When a disaster of this magnitude strikes, our impulse is to help in some way. Like many people, I donated both on the Web and for the first time via text to the Red Cross. For a more details about the SMS fundraising results, see this this detailed report on the SMS fundraising campaign from MobileActive and yesterday's article in the New York Times from Stephanie Strom.
But beyond giving, many of us want to help, particularly techies. As Michaela Hackner points out:
There is at least one good news story emerging around the world about this devastating crisis: technology is changing the playing field.
Sure, technology isn't necessarily air-dropping supplies and ferrying in doctors, but it's raising millions of dollars, helping the right people connect where they're needed, and making all of us distinctly aware that something horrible is happening and needs our attention. It's also helping all of us who feel helpless, nestled in our homes in the developed world, contribute to the cause and see immediate impact.
Geoff Livingston, my colleague at Zoetica, has a post in Mashable today on Five Social Media Lessons from the Haiti Earthquake Relief. He describes how with the widespread adoption of social media in the non-profit sector, people’s ability to act and support communities in need like Haiti has only been increased.
Here's some specific examples of how, if you're a techie, you can find ways to donate your technical expertise or time to Haiti or some of the many ways techies are helping out:
The Crisis Commons facilitates partnerships and maintains a network of technology volunteers to respond to specific needs in times of crisis. People work on projects based on their skills and interests to create technological tools and resources for responders to use in mitigating disasters and crises around the world. Here you will find opportunities to donate your tech skills to Haiti.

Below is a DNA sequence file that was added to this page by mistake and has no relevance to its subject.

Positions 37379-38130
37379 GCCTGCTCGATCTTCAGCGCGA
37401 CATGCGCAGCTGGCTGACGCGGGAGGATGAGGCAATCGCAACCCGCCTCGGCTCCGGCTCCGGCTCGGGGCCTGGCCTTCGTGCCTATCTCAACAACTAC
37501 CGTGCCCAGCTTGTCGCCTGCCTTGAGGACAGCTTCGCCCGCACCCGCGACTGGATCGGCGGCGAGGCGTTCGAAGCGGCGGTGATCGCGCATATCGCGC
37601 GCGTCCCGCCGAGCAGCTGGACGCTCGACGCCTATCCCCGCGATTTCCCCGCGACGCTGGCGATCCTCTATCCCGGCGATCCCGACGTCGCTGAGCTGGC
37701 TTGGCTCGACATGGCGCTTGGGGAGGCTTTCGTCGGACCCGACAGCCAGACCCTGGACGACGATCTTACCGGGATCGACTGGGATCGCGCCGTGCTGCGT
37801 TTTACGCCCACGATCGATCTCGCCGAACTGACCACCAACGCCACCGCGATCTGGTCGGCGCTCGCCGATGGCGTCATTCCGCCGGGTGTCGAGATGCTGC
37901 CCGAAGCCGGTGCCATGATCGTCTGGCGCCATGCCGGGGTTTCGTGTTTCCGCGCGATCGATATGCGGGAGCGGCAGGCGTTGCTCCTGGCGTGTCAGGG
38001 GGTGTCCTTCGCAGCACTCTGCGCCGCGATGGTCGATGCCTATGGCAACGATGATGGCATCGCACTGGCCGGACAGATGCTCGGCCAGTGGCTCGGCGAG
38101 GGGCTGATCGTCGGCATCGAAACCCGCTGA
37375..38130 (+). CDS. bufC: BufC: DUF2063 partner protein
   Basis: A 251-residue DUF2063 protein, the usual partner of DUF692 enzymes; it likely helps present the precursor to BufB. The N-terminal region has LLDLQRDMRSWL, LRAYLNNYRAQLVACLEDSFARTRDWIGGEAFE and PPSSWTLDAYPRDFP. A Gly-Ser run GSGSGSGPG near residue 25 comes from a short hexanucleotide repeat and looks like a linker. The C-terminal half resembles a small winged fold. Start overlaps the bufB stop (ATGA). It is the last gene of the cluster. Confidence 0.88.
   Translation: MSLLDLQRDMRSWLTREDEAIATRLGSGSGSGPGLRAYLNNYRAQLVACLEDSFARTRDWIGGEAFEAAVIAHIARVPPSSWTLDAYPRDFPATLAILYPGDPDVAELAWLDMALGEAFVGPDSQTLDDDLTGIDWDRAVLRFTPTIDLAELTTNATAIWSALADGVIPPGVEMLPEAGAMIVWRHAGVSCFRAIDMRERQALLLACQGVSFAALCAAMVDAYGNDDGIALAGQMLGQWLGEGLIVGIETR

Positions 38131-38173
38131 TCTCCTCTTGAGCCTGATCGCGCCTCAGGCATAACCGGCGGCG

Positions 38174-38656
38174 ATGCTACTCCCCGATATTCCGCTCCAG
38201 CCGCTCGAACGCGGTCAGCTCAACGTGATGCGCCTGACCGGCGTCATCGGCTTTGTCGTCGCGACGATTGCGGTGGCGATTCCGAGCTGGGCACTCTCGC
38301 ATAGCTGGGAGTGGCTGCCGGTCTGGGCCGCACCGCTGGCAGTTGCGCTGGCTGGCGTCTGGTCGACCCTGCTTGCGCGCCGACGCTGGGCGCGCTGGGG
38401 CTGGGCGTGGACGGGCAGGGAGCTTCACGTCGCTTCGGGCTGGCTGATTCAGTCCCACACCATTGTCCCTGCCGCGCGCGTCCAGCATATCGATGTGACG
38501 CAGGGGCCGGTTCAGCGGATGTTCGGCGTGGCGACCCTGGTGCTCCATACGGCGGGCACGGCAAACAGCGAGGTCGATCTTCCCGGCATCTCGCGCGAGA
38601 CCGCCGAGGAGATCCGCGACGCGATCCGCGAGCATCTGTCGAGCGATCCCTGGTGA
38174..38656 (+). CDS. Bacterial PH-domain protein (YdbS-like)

Ushahidi, a crisis mapping platform, has been providing updates on its work crowdsourcing information on the ground. Erik Hersman shared a post this morning with some of the success stories from their "4636," an emergency short code.
The Extraordinaries have pioneered the concept of "micro volunteering" that allows people to complete micro-tasks for organizations or efforts passionate about, using a mobile phone or web browser, in a few minutes of spare time. They have created a Haiti support page to harness the power of the crowd to help locate and identify missing persons with just a few minutes of your time.
There are two micro volunteering opportunities:
The Image Tagger — Sort through news photos coming out of Haiti and categorize (tag) them with keywords like “adult, child, alive, deceased.” Never before has there been a system that can bring together thousands of photos from across the web and have them sorted by live human beings (no computer could ever know that there is a teenager in a photo).
The Matcher — We’ve engineered a system that matches faces of missing people to faces in photos coming from Haiti. The goal is to help desperate families find their loved ones. Volunteers use the matcher to look for a missing person in images that have been
tagged with the image tagger.
Ben Rigby, Co-Founder, recently left a comment on a post I wrote about nonprofit